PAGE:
Claudia Sternbach is a writer who is equally at home on both coasts. She has one foot in Manhattan and the other in Northern California where her husband is planted as firmly as the redwoods. She is the author of the memoir, Now Breathe (1999, Whiteaker Press), has been published in several anthologies as well as in major newspapers, and was the Editor in Chief of Memoir (and), a literary journal. Her most recent memoir, Reading Lips, a Memoir of Kisses, was published by Unbridled Books. She has just completed her newest project, Dear Goldie Hawn, Dear Leonard Cohen, a collection of letters never sent.
Kirkus review of Reading Lips, a Memoir of Kisses
Connected autobiographical essays woven around the theme of kissing.
Sternbach (Now Breathe: A Very Personal Journey Through Breast Cancer, 1999), the editor in chief of the literary journal Memoir (and), is an impressive stylist and a candid guide through her life. Although the reality of kissing serves as the connecting thread, each essay is grounded in one of a wide variety of complementary topics, such as the first love as an adolescent, best friends, parents, sisters, birthdays, tennis, summer camp, air travel, marriage, divorce, cancer, rape and death—among others. Sternbach has carefully considered how to make a life story interesting through unusual yet approachable formatting, and she throws humor, sarcasm and self-deprecation into the mix. Characters from the author's life appear, disappear and then reappear unexpectedly in different essays. One of those characters is a sixth-grade boy worshipped by the author as a fifth grader. She hears a rumor from reliable sources that the boy plans to kiss her on a certain day, but, due to unexpected circumstances, the kiss never takes place. Sternbach remembers the boy sporadically through the decades. When he re-enters her life, never having kissed her, it is because of his premature death. The author’s younger twin sisters also figure prominently in the book—they “have always been a source of great material even when they didn't know it.” Sternbach mostly avoids discussion of her two failed marriages, but her third (and current) husband plays a major role, especially in an essay about how they met and fell in love. The birth of their daughter provides an occasion for multiple kisses, not to mention an unforgettable hospital-birthing essay.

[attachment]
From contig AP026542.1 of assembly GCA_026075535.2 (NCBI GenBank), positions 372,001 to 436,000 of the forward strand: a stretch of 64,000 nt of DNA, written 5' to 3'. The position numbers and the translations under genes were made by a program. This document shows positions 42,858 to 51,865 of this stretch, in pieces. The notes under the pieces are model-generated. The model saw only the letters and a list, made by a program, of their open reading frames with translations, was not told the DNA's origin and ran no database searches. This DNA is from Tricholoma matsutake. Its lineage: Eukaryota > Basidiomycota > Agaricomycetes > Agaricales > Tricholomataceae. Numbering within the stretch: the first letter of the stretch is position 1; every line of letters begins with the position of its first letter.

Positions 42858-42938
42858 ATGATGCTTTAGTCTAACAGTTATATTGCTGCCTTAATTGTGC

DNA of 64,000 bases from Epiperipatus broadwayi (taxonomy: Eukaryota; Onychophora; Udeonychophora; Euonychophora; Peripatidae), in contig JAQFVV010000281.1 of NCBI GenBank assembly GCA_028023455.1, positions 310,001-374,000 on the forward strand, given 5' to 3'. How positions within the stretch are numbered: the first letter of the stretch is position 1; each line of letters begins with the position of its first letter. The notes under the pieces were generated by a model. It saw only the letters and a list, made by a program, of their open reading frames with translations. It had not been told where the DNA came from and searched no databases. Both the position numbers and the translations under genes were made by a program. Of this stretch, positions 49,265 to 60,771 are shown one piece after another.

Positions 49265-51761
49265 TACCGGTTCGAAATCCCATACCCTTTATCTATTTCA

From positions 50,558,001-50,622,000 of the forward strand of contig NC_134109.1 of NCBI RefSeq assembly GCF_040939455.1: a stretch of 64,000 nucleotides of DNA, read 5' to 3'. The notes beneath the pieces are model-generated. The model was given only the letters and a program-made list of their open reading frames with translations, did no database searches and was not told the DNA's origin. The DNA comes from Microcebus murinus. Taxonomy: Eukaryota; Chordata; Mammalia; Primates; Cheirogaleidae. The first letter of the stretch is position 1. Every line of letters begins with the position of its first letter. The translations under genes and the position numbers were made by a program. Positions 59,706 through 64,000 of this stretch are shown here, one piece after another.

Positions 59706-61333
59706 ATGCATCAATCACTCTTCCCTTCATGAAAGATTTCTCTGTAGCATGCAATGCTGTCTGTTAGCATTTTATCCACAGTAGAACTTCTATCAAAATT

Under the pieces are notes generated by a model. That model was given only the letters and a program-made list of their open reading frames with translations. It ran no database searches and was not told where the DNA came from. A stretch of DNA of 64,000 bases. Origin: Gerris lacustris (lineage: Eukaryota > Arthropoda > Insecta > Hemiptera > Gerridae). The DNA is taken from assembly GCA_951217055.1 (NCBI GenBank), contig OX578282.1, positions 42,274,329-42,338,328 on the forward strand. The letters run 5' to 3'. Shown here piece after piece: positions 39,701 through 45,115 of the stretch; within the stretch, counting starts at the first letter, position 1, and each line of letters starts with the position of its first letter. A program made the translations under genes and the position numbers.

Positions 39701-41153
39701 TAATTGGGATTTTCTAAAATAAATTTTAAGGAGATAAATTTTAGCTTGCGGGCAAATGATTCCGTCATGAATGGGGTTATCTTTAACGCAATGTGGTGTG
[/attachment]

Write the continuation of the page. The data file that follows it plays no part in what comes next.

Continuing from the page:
A memorable, laugh-out-loud, cry-out-loud essay collection for both genders and all ages.